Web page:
Monday, May 24, 2010

Trickling Filter, Packed Bed Reactor, RTF, Fixed Film Bio-Reactor

I will be presenting several technical references related to the treatment mechanism utilized in the Eliminite system.  The first is from WEF Manual of Practice 8.  The section I am posting should answer questions related to the ability of trickling filters to equal or exceed suspended growth processes.  If you click on the image it will be easier to read.
The key to achieving high treatment levels is a thorough understanding of how these types of systems function.  I talk to quite a few people, usually "experts" that tell me RTF systems cannot match the performance of suspended growth systems.  The fact is, our systems can meet suspended growth performance and usually exceed them because the process is inherently more stable and resistant to upsets.  The result is more reliable treatment performance, lower energy consumption, lower O&M costs and lower capital cost.  The next technical post will discuss media size and its relationship to fouling. This should help with decisions related to media selection employed by specific systems.  ie. MetaRocks vs. gravel vs. fish tank filter floss(textile) vs. peat moss vs. foam cubes. 

Sunday, May 16, 2010

Treated wastewater from a cluster system

This is a sample of treated effluent from an Eliminite MBR (MetaRocks Bio Reactor) .  It was tested and found to have less than 1 mg/l ammonia and obviously no TSS.  I spoke with the operator and this system has been producing treated effluent to this degree since it was installed almost four years ago.  He has never had to change, clean, fluff or hose off the fixed film media.  The photo below was taken through the access hatch and lets you see the condition of the MetaRocks.  They are clean and full of large pathways for air movement. A thin bio-film has developed on their polar surface but the main paths or oxygen transfer are available and open.  This means the microorganisms providing the treatment have easy access to fresh air and the MBR will remain aerobic.  Eliminite systems remain aerobic while using much less power than SBR, membrane reactors or other suspended growth systems. This means they cost less to operate and need a lot less babysitting.   

I get frustrated when the "experts" of this industry pound their desks and proclaim with conviction that onsite systems need constant maintenance to function properly.  Maybe the mainstream onsite systems, (Peat, textile, foam cube, aerated septic tanks etc) need constant operation and maintenance hand holding, but Eliminite systems absolutely do not.  I know this concept shatters the perceptions of those in government and academia and it is clear that those people are reluctant to even entertain the possibility that maybe there is a system that is far more robust and stable that the mainstream gadgets.  Apparently they think it better to cling tightly to their opinions and close their eyes to possibilities than to simply admit that they have modified their position based upon this new evidence.  (It reminds me of the controversy that erupted when Copernicus published his theory contradicting current thinking  and stated the the Earth was not the center of the universe).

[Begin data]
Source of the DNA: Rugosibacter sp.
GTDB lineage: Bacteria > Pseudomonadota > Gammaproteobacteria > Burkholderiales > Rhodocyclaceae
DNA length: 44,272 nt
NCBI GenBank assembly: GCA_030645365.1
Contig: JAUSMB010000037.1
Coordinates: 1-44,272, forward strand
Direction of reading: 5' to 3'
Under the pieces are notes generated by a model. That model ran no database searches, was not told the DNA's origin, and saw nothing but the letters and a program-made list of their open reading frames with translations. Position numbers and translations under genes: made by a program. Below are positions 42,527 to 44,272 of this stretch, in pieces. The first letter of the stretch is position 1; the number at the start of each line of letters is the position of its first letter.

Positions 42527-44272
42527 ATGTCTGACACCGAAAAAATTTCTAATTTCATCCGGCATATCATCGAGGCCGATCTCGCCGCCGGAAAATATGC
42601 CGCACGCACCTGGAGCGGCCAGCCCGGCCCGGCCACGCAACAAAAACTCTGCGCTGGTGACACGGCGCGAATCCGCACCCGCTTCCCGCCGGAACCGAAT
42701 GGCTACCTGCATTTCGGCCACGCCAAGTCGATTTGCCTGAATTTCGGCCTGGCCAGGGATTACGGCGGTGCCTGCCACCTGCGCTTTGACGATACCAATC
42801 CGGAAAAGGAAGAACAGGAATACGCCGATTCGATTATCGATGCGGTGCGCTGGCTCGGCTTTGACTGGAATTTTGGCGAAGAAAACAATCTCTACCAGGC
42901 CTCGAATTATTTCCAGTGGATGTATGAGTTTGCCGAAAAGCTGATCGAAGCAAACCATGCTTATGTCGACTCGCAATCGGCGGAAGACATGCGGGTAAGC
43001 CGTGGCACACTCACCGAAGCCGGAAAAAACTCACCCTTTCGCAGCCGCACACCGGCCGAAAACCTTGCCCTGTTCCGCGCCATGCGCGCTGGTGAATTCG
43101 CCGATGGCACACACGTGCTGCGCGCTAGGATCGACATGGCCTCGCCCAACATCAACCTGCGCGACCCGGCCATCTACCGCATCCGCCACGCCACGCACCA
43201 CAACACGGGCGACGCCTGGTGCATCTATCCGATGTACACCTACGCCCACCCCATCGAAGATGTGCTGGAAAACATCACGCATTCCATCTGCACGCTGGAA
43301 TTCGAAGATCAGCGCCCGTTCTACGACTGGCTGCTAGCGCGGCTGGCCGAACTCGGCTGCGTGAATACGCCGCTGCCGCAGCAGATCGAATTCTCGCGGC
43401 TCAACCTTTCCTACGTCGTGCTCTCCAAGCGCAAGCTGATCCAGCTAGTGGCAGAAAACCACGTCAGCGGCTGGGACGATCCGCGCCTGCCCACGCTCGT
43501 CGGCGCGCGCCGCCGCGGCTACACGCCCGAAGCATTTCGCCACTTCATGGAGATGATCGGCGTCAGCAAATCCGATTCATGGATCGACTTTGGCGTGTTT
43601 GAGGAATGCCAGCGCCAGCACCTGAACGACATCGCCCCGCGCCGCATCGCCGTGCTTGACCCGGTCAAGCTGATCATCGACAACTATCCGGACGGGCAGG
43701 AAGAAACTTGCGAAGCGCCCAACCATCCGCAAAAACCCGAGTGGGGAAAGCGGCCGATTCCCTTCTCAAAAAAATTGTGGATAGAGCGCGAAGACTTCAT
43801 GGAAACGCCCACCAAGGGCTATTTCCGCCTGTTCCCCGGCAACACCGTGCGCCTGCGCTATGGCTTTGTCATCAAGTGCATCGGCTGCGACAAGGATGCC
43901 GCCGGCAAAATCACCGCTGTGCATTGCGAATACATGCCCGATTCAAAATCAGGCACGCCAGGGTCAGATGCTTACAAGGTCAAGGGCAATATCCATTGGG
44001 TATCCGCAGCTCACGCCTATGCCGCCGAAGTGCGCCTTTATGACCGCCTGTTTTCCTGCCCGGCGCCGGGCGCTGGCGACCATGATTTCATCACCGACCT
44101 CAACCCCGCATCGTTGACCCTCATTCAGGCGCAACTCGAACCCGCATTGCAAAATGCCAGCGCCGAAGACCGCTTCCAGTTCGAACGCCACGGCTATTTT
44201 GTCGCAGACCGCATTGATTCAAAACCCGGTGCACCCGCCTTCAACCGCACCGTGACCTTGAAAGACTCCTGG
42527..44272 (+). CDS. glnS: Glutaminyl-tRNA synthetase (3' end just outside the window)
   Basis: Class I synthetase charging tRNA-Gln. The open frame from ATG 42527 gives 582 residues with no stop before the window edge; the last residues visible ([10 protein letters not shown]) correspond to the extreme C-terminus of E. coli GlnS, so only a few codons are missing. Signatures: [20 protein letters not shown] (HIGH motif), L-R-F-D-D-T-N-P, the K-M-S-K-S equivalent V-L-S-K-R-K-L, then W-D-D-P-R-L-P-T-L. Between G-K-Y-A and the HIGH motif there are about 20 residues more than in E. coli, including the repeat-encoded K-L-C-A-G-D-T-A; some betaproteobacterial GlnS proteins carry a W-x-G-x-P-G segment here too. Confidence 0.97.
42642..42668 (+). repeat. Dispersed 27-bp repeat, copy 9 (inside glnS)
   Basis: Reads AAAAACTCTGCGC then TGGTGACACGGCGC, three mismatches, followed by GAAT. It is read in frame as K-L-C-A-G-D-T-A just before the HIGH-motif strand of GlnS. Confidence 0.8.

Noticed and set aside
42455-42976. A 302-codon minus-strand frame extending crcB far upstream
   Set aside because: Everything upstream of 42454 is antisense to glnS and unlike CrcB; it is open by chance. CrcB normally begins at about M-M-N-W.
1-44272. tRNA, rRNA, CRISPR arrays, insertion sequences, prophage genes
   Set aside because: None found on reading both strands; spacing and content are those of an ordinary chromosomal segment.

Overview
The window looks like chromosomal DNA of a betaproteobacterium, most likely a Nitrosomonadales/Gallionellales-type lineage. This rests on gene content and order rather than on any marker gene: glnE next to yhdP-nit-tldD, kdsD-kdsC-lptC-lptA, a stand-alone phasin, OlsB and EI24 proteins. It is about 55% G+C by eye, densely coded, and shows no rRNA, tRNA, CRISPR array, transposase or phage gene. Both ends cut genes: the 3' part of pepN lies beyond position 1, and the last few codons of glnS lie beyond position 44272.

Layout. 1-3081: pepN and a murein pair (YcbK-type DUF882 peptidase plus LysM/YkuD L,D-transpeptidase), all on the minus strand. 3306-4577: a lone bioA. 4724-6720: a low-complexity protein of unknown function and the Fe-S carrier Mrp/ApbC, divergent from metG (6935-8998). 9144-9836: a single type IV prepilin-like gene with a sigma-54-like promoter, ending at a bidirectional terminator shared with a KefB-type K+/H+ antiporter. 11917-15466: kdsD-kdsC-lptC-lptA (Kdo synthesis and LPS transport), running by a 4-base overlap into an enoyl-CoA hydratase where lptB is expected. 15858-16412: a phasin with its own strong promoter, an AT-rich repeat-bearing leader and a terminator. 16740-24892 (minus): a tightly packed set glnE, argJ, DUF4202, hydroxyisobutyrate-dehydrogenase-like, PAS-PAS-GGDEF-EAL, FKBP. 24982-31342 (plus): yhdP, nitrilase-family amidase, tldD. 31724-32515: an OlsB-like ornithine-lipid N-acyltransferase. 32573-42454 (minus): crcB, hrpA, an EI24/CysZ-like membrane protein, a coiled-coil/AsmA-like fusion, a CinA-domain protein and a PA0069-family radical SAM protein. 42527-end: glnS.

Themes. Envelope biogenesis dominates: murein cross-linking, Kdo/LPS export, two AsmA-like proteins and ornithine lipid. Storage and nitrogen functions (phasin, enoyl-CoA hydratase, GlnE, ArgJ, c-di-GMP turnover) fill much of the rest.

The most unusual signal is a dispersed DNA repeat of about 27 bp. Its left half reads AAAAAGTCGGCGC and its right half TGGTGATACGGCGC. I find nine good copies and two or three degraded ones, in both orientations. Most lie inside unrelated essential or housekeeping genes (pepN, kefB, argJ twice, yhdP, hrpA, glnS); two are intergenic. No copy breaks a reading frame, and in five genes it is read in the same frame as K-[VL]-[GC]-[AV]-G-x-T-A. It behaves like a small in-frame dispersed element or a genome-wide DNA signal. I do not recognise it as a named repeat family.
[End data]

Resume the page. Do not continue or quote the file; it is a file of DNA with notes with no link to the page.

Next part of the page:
An Eliminite distributor suggested an analogy between Eliminite and some of the other, more well known, systems.  He said Eliminite is like a 20 year old man that eats anything and everything with no concerns for calories, sodium, fat or carbs and still stays thin.  Who stays out late and gets up the next morning ready to go.  Who plays extreme sports, takes a bruising, shakes it off and keeps on playing.  Who has never been sick a day in his life.  The other systems (textile, peat, foam cube,aerated septic tanks) are like a 90 year old man.  He has to watch everything he eats carefully or he will get develop stomach problems.  Who takes a rainbow of different medications every day just to keep going.  Who, if he falls down will have to have his hip pinned.  Who has a history of illness and constantly has one foot in the grave and he other on a banana peel, ready at any second and for the slightest perturbation in his schedule, to give up the ghost.   I think that is an accurate analogy.

The picture on the bottom shows Eliminite effluent compared to bottled drinking water.  It is time, if you are truly looking for a system providing high treatment levels and ease of operation that you investigate Eliminite.   Oh...we cost a lot less and occupy a much smaller area than peat, textile or foam cube systems.  Or I guess maybe it it is heresy to suggest that the earth is NOT at the center of the universe.

Saturday, May 8, 2010

Tuesday, May 4, 2010

A short comparison of advanced wastewater treatment systems

Three main concerns clients express when exploring options for onsite wastewater treatment systems:
  • What is the initial cost?
  • Is the system reliable?
  • What are the O&M Costs?
In reality O&M costs and system reliability are opposite sides of the same coin.   First consider the two main classes of onsite systems: